The Townland: How To Use In Genealogy

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How do we deal with finding out that there are four townlands of the same name? How do we find out exactly which townland our family came from? How do we work out which records are of importance to us, actually refer to our family and not another family of the same surname? They are really the questions that have to be asked and dealt with.

Two 19th century land surveys are of importance in Irish Genealogical research because of destruction of pre-1901 census returns. These are the Tithe Applotment Books(c.1823-38) and the Griffiths Primary Valuation (1848-64).

The Tithe Applotment Book s and the Griffiths Primary Valuation employ administrative divisions some of which are no longer in use e.g. the Barony and the Civil parish.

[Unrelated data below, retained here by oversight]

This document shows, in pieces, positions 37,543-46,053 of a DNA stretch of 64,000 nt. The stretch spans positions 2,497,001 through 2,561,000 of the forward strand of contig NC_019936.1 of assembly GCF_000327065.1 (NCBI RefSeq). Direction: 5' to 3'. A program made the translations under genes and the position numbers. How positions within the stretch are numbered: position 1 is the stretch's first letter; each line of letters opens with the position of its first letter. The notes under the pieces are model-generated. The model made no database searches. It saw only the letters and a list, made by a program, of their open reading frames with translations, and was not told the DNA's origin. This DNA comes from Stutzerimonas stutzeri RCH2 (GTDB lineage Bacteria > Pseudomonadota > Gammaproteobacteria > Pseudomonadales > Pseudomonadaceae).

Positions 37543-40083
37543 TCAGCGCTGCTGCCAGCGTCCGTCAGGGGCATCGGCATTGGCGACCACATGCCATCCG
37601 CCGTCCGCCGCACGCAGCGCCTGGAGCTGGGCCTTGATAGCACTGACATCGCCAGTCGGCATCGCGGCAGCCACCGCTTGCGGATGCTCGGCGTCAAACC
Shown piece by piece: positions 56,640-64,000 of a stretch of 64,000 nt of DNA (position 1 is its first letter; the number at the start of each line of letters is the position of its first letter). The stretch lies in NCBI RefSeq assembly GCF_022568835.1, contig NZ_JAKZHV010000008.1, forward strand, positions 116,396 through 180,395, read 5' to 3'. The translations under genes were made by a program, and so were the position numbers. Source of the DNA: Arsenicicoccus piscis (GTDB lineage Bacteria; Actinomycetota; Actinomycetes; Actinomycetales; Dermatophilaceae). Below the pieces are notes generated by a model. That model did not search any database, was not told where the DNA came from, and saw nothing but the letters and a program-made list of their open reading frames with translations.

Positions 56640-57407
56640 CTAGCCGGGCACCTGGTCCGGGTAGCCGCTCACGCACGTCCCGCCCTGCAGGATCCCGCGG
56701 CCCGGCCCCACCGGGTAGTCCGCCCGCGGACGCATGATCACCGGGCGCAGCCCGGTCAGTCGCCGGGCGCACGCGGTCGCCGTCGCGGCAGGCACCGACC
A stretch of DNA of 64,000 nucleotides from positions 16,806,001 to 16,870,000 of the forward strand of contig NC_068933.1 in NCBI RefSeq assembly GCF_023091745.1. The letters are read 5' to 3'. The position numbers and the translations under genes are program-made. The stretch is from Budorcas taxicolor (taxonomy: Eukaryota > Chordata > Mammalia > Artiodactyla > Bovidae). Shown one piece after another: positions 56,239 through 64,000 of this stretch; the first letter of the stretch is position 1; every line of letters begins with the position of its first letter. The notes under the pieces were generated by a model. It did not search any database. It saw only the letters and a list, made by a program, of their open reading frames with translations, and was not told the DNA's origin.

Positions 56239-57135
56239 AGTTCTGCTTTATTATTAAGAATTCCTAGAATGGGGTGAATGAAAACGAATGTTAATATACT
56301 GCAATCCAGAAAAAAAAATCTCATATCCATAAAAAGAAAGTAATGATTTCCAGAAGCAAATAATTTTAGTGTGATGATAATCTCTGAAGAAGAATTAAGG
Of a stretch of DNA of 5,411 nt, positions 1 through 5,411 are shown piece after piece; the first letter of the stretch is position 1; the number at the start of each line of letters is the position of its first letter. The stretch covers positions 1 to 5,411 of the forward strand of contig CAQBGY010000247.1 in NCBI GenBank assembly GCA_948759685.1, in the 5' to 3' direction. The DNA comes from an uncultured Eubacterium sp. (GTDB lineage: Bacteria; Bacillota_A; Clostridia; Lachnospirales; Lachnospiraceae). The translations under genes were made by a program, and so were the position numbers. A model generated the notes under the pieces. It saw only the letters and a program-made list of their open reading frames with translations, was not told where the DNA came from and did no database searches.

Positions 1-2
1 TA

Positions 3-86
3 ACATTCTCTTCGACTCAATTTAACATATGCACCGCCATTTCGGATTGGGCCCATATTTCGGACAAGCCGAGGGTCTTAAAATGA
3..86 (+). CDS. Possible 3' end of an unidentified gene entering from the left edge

The Townland

The smallest division, the ‘townland’ can vary in size from a single acre to a few thousand acres. There are more than 64,000 townlands in the country of Ireland. They were used as the smallest geographical unit in the Tithe Applotment Books, the Griffiths Primary Valuation, census returns and are still in use today. Anything from 5 to 30+ townlands may be grouped together to form a civil parish. The civil parish is generally co-extensive with the Church of Ireland parish but NOT with the Roman Catholic parish. Roman Catholic Parishes are in general larger than civil parishes. Civil Parishes are collected together to form Baronies.

Each county has a number of townlands AND some counties have more than one townland of the same name, this can be very confusing for those who only have the name of the townland in a county that their ancestors came from.

What is the importance of the townland and how do I find out where in a county my townland lies?

The townland is used in the Tithe Applotment Books, Griffiths Primary Valuation , Census records and Civil Records. The area of land covered by each of the above mentioned resources can be different e.g. civil records can cover an area spread over two counties.